Canadian employment rose almost six times faster than economists forecast in November, countering recent signs of slowing economic growth.
The increase of 59,300 lowered the unemployment rate to 7.2 percent from 7.4 percent, the first decline in five months, Statistics Canada said today in Ottawa. Economists surveyed by Bloomberg News projected a 10,000 gain in jobs and 7.4 percent unemployment, according to median forecasts.
The Canadian dollar rose to a one-month high after the report, which came three days after Bank of Canada Governor Mark Carney kept in place the Group of Seven’s only bias to raise interest rates, citing an economy approaching full output. The biggest job gain since March follows reports showing drops in exports, investment and home resales.
“After a wave of unsettling numbers in Canada it’s a relief to get a strong report and on an important indicator,” Doug Porter, deputy chief economist with BMO Capital Markets in Toronto, said in a telephone interview. The figures will leave Bank of Canada officials “comfortable sticking with their hiking bias,” he said.
The Canadian dollar gained 0.3 percent to 98.86 cents per U.S. dollar at 10:25 a.m. in Toronto after declining as much as 0.2 percent. It touched 98.77, the highest level since Nov. 7. One Canadian dollar buys $1.0115. Investors erased almost all bets on a central bank rate cut next year.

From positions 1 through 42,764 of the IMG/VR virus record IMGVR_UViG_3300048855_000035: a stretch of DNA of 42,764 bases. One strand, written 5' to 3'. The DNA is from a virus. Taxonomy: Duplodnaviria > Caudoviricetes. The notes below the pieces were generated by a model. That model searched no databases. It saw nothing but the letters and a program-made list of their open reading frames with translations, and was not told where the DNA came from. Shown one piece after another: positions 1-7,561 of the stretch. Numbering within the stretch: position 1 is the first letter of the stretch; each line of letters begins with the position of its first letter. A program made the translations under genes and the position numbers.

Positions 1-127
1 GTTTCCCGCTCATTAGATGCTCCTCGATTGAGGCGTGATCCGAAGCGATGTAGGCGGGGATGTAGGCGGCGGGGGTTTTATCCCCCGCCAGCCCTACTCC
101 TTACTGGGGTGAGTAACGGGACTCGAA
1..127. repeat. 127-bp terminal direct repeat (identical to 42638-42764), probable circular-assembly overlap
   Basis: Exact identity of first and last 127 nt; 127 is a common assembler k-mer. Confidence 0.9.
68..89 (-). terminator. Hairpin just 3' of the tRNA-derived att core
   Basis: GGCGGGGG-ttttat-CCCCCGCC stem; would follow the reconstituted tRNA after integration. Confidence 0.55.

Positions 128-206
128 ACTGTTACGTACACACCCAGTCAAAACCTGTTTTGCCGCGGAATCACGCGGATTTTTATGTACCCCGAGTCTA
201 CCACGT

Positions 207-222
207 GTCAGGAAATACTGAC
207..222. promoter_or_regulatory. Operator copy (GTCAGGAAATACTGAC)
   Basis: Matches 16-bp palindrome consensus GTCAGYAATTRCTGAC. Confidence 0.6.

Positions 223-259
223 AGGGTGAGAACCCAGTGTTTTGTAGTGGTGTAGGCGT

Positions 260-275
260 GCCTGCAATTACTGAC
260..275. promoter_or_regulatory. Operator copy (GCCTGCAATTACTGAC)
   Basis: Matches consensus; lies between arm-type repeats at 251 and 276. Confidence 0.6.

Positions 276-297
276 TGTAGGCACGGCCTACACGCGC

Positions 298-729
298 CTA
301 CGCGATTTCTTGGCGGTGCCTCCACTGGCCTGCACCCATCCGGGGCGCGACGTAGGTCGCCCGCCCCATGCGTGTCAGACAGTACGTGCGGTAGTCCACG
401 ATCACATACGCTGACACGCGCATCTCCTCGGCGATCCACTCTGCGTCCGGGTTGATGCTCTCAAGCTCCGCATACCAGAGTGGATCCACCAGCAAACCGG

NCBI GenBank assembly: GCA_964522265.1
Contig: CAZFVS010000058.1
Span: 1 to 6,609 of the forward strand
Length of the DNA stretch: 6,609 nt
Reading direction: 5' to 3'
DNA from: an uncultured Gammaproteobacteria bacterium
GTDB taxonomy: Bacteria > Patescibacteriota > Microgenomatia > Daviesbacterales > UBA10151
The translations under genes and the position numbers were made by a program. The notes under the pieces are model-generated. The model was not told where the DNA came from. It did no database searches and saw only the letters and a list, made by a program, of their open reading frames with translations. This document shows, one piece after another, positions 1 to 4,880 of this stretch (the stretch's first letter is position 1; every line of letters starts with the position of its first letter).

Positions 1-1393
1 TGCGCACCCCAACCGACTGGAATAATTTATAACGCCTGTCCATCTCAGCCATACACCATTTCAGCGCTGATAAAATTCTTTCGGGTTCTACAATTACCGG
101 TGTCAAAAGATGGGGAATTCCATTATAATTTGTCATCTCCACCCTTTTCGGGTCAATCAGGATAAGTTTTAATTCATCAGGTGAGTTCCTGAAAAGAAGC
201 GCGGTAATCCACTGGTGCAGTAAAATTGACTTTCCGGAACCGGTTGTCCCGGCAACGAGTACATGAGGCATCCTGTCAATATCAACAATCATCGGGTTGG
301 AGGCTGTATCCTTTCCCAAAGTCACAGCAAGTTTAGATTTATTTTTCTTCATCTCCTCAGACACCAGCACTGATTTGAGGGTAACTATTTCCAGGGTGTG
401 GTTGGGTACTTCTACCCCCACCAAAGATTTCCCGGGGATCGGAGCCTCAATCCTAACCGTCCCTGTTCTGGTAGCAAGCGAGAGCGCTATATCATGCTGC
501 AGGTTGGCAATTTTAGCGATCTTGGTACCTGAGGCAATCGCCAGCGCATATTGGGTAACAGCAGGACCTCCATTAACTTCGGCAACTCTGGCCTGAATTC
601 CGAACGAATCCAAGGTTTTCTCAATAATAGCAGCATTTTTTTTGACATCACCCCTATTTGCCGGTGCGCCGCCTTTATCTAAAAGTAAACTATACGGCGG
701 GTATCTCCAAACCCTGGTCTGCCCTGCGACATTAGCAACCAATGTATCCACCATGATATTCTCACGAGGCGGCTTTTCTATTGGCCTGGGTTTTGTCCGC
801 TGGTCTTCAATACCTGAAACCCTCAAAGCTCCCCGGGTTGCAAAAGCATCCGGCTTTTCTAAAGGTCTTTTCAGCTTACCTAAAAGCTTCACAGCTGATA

Full-time employment rose by 55,200 in November and part- time positions increased 4,100, Statistics Canada said. Private companies added 48,200 workers and public-sector employment climbed 5,400.
By industry, accommodation and food services led the increase with 28,300 new jobs in November, followed by retail and wholesale with 25,300 positions. Professional, scientific and technical services rose by 22,800.
Enerkem Inc. said Oct. 24 it planned to hire about 30 workers to staff a new facility that will turn waste into biofuel near Edmonton, Alberta.
“With the decline in the unemployment rate it was unequivocally a good report,” said Mark Chandler, head of fixed-income strategy at Royal Bank of Canada’s Capital Markets unit in Toronto. “It’s going to be hard to keep up the same job machine” in coming months, he said.
Manufacturing employment dropped by 19,600 in November, Statistics Canada said, while transportation and warehousing declined by 13,600.
Workers designated by Statistics Canada as employees rose by 53,700 while the self-employed increased by 5,800 in November.
Average hourly earnings of permanent employees rose 2.2 percent in November from a year earlier, compared with a 3.9 percent in the prior month.
A separate report showed that labor productivity fell 0.5 percent the third quarter, as companies increased hours worked by 0.4 while output was little changed. Economists predicted the measure would fall 0.4 percent, based on the median of 10 estimates in a Bloomberg survey.
The U.S. Labor Department said today that employment climbed by 146,000, exceeding the median estimate of 91 economists surveyed by Bloomberg that called for a gain of 85,000. The unemployment rate fell to 7.7 percent, the lowest since December 2008, as size of the labor force shrank.
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